:step5: In some cases third-party software (good and bad) will insert itself into the network adapter settings. If not removed properly or inadvertantly removed by security tools, loss of connectivity often results.
25e7e385-9327-4f7d-aab0-afa5aaf952ba_49.

 
:step6: Check/reset your network settings and Configure TCP/IP to use DNS.
* Go to Start > Control Panel, and choose Network Connections in XP or Network and Sharing Center > View or Manage network connections in Vista/Windows 7.
* Right-click on your default connection, usually Local Area Connection or connection that you want to change, and and choose Properties.
* Double-click on Internet Protocol (TCP/IP) or highlight it and select Properties in XP.
* Click the Networking tab, click either Internet Protocol Version 4 (TCP/IPv4) or Internet Protocol Version 6 (TCP/IPv6) in Vista/Windows 7/8, and choose Properties.
* Under the General tab, write down any settings in case you should need to change them back.
* Select the button that says "Obtain an IP address automatically" or make sure the DNS server IP address is the same as provided by your ISP.
* Select the button that says "Obtain DNS servers automatically".
f598cd96-6bf9-47be-942d-7d0b0afdbd88_47.
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* If unknown Preferred or Alternate DNS servers are listed, uncheck the box that says "Use the following DNS server address".
* Click OK twice to get out of the properties screen and restart your computer. If not prompted to reboot go ahead and reboot manually.

CAUTION: It's possible that your ISP (Internet Service Provider) requires specific DNS settings here. Make sure you know if you need these settings or not BEFORE you make any changes or you may lose your Internet connection. If you're sure you do not need a specific DNS address, then you may proceed.


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#3 roshaan_riaz

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Posted 14 January 2015 - 08:21 AM

Thanks for your reply. I have applied all of them but neither of them helped to resolve the internet problem.

Internet is working fine on other devices so no there's no problem with ISP.



#4 Phantom010

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Posted 14 January 2015 - 08:37 AM


Press the Windows key + R to open a Run box. Copy/Paste the following command:
 

regedit /e C:\Look.txt "HKEY_LOCAL_MACHINE\SOFTWARE\Policies\Microsoft\Windows\CurrentVersion\Internet Settings"

Press Enter.

You won't notice anything. However, it will have created a report on your C drive named Look. Attach that file to your next reply.



#5 quietman7

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Posted 14 January 2015 - 08:38 AM

I forgot to include this at the end of Step 4.

If needed, type these commands, one line at a time, pressing Enter after each.
netsh int ipv4 reset
netsh int ipv6 reset
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#6 roshaan_riaz

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Posted 14 January 2015 - 08:55 AM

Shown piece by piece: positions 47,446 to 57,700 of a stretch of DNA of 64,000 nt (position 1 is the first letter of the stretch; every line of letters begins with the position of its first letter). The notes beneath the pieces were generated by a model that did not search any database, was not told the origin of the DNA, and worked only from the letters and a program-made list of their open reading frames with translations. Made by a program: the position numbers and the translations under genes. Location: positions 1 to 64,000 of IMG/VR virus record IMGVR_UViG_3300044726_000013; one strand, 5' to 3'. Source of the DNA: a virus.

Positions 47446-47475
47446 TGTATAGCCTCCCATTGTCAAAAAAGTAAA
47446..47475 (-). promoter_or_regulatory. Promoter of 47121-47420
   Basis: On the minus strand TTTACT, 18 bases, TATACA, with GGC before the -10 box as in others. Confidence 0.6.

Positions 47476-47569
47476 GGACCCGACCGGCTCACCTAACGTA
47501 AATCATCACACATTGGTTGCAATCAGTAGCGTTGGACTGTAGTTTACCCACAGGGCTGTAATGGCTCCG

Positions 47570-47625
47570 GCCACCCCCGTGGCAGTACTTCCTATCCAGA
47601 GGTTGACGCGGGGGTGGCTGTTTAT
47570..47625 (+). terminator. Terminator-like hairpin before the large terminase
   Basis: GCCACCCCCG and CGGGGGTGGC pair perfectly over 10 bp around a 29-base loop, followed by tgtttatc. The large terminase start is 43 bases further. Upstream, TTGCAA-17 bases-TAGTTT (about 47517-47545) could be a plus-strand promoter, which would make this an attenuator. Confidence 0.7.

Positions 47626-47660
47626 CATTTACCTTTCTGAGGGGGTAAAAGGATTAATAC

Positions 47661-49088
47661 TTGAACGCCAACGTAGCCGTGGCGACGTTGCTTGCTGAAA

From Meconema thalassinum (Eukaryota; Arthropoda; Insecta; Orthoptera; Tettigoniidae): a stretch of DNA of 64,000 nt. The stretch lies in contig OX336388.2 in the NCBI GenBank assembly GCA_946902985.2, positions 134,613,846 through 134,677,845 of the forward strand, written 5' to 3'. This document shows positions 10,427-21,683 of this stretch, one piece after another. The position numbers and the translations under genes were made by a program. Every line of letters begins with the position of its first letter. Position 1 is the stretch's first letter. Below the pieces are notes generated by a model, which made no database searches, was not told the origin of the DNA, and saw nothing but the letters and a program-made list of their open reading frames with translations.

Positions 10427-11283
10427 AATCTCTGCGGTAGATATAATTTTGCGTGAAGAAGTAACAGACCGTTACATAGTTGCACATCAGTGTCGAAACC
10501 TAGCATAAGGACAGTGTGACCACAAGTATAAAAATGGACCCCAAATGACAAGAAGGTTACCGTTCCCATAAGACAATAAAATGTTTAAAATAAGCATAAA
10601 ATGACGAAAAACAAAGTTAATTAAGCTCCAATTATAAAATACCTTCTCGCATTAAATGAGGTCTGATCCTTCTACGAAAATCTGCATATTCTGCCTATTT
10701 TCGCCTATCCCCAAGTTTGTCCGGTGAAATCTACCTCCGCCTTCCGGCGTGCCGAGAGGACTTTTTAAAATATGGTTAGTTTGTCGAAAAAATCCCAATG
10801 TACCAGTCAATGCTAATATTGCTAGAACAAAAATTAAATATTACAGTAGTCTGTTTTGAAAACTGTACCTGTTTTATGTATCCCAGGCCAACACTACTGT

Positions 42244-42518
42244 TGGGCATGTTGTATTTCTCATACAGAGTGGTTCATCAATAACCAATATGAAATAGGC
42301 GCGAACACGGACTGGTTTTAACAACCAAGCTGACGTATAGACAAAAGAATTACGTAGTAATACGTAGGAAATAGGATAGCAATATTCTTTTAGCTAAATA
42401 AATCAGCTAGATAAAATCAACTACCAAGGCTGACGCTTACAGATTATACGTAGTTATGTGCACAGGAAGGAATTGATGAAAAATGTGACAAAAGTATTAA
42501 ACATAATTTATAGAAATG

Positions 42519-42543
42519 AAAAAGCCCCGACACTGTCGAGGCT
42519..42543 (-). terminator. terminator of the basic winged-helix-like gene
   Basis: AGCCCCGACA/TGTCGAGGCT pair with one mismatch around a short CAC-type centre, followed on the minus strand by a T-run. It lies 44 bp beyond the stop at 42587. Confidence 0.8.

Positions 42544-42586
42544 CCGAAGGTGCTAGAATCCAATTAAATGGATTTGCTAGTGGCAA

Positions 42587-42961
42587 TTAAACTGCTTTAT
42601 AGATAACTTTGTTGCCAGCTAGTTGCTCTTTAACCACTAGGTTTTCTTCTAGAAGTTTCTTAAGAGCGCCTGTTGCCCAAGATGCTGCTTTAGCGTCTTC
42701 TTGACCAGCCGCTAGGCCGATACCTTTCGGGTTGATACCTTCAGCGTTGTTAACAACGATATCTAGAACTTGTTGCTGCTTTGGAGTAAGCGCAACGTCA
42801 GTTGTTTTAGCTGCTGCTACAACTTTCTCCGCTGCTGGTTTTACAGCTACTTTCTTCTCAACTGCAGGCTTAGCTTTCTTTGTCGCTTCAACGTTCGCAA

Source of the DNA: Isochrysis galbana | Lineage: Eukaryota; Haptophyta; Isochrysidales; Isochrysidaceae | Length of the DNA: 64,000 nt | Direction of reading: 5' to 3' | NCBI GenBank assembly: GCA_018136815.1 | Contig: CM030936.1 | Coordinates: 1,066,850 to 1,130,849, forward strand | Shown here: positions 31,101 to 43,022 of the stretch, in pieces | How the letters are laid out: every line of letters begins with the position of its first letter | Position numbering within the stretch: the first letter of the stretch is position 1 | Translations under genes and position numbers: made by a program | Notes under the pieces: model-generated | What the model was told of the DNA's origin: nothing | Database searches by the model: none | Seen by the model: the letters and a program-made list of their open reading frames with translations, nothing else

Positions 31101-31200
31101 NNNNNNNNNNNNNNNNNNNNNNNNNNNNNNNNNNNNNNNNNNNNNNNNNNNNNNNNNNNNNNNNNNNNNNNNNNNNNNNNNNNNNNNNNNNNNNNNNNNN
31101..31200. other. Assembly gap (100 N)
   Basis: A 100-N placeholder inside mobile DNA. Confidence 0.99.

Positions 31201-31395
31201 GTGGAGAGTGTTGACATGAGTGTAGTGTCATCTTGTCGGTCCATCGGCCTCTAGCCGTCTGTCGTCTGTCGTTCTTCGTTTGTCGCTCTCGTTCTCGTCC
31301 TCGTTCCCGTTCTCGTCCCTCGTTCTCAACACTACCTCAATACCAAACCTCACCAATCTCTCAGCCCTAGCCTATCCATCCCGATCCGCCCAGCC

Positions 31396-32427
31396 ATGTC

This is the content of Look.txt
 
Windows Registry Editor Version 5.00
 
[HKEY_LOCAL_MACHINE\SOFTWARE\Policies\Microsoft\Windows\CurrentVersion\Internet Settings]
 
[HKEY_LOCAL_MACHINE\SOFTWARE\Policies\Microsoft\Windows\CurrentVersion\Internet Settings\Cache]
 
 
quietman7, I have also applied that but all in vain.


#7 roshaan_riaz

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Posted 16 January 2015 - 05:36 AM

Finally I fixed the problem my doing some research. I found the solution here
http://answers.microsoft.com/en-us/windows/forum/windows_7-hardware/windows-couldnt-automatically-bind-the-ip-protocol/a2f074cf-be62-435e-b951-42dfbb9351c2?page=2

And here is the solution. It might save someone's alot of time.

It turns out there was some third party software inserting itself into my adapter settings. 

Here's how I fixed it:

Go to Control Panel> Network and Internet > Network Sharing Center 

Click 'Change adapter settings' in left pane.

Right click your adapter. Select 'properties'.

There will be a box headed 'This connection uses the following items.'

Uncheck anything that looks like it was installed by a third party (AVG, Avast, ZoneAlarm). In my case the culprit was 'HTC NDIS Protocol Driver' which was installed by my cell phone software (HTC). Since it might not be obvious what to uncheck, here is what I currently have checked in my working system that should not cause a problem:

KEEP THESE CHECKED:

Client for Microsoft Networks
QoS packet scheduler
File and Printer Sharing
Internet Protocol v6
Internet Protocal v4
Link-Layer Topology Discovery Mapper I/O driver
Link-Layer Topology Discovery Reminder

Uncheck everything else. 

Go back to the Network and Sharing menu, disable and re-enable the adapter.  That should work. 

I hope it will help somebody. Thanks for your help. Cheers!



#8 quietman7

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Posted 16 January 2015 - 05:40 AM

Glad to hear you resolved the issue. Sometimes persistence pays off.